For too long, the Irish State’s attitude to those forced to leave the country has been “Out of sight, out of mind.” But emigration is a central fact of Irish life, a fact that has to be acknowledged in the political system. With the Government committed to establishing a constitutional convention, this is the time to put firmly on the agenda the question of how not whether the voice of emigrants can be heard in Ireland’s political institutions
Ireland is out of step with 115 countries around the world in not enabling its citizens abroad to participate in national elections, depriving them of a voice or a role in shaping the future of their country. At a time when thousands of Irish people are once again being forced to emigrate from Ireland due to catastrophic mismanagement by politicians, bankers and speculators this is a fundamental injustice that needs to be rectified.
I warmly welcome this initiative, and have to say it is long overdue. For far too long Irish governments, although wanting all our citizens abroad to be ambassadors for Ireland, scant regard has been given to us in a voting capacity. This initiative is long overdue and very welcomed and you certainly have my support.
I would like to support the campaign for Votes for Irish Citizens Abroad.
We of the Diaspora remain Irish Citizens and qualify for or hold an Irish passport. Under EU law we also qualify for an Irish Retirement pension had we a stamped N.I. card for the work we were engaged in before we left for a temporary stay in England. Therefore as citizens recognised by European law we should not be denied a vote in our own country.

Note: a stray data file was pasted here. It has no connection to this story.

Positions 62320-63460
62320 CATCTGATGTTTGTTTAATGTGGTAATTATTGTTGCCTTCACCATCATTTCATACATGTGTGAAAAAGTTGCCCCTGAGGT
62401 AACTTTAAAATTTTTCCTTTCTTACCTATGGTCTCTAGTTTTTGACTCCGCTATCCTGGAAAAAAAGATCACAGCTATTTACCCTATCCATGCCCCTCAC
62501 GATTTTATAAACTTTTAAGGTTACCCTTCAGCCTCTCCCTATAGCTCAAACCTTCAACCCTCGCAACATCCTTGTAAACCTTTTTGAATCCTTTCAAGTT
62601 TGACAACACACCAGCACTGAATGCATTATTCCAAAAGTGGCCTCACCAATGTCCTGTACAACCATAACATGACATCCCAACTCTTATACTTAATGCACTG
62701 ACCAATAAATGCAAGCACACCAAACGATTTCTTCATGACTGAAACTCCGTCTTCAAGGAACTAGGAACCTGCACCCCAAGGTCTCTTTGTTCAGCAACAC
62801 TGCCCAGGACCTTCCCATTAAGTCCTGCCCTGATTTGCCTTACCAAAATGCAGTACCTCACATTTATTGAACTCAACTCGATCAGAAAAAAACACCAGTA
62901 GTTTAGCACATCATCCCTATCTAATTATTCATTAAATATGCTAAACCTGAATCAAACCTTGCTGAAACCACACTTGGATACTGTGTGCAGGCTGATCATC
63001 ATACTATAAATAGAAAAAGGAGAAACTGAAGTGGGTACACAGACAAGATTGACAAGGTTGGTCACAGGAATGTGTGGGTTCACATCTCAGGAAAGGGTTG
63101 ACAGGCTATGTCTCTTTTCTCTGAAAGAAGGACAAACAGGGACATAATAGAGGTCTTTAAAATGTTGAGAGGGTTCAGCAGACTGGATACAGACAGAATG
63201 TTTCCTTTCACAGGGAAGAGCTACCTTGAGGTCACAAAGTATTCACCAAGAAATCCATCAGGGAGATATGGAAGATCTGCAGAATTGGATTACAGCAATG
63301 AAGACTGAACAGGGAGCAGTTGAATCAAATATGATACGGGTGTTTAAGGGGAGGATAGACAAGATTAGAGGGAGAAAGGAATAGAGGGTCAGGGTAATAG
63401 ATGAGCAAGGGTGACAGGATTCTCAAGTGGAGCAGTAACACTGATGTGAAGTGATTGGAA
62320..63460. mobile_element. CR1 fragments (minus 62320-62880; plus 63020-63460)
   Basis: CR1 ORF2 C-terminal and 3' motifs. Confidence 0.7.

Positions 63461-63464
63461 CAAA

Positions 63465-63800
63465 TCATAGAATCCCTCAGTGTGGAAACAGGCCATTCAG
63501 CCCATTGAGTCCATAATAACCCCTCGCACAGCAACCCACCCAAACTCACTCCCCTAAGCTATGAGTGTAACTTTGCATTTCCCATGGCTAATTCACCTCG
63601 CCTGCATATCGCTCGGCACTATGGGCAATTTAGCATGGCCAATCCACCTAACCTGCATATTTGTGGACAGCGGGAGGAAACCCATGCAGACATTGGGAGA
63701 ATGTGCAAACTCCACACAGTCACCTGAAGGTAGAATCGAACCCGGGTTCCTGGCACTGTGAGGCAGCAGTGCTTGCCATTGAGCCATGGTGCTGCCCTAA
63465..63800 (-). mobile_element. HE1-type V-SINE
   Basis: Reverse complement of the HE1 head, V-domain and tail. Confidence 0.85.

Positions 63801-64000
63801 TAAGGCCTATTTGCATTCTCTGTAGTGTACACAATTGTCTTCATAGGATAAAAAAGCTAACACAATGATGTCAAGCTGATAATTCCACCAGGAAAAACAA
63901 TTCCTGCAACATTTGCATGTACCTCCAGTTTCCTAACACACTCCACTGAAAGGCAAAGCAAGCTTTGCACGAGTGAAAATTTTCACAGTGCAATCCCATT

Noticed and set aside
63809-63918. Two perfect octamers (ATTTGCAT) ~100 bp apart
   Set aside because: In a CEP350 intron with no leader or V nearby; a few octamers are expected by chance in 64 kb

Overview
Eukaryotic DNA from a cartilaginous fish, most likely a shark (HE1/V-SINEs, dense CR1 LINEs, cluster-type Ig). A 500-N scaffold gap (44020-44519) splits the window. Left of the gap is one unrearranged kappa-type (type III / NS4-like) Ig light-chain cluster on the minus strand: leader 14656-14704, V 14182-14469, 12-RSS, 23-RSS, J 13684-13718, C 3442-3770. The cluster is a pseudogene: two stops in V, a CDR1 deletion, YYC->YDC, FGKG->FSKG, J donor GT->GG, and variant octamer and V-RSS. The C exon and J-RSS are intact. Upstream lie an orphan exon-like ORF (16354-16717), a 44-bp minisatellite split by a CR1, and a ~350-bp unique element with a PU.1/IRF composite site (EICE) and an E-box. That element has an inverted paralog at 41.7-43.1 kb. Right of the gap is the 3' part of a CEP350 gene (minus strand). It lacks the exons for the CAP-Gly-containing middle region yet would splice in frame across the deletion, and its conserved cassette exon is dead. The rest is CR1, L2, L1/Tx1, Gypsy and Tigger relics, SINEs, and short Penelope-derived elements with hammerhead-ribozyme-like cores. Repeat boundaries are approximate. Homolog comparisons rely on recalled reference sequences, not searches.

I am delighted to endorse/sponsor the VICA campaign. The rights of Irish citizens living outside the country are being trampled on by denying them to opportunity to vote in elections. Other democratic countries, such as the United States and the United Kingdom, allow their citizens who live elsewhere the right to cast a vote.
It is even more galling for Irish emigrants to be denied the vote when so many of them have been forced in recent years to leave the country due to their own government’s inadequate economic policies. The Irish government must relent as soon as possible and allow every Irish passport holder the right to vote.
It is clear not all Irish citizens abroad will want to vote, however, those that will, are that part of the diaspora who take an active interest in their homeland and its well-being and will bring the experience of exile and the benefit of new ideas to their choices.
I am pleased to support the campaign for Votes for Irish Citizens Abroad, as implementation of this would bring us into line with many other democracies, and would recognise the role played by many Irish citizens who live outside the country in supporting the future development of Ireland.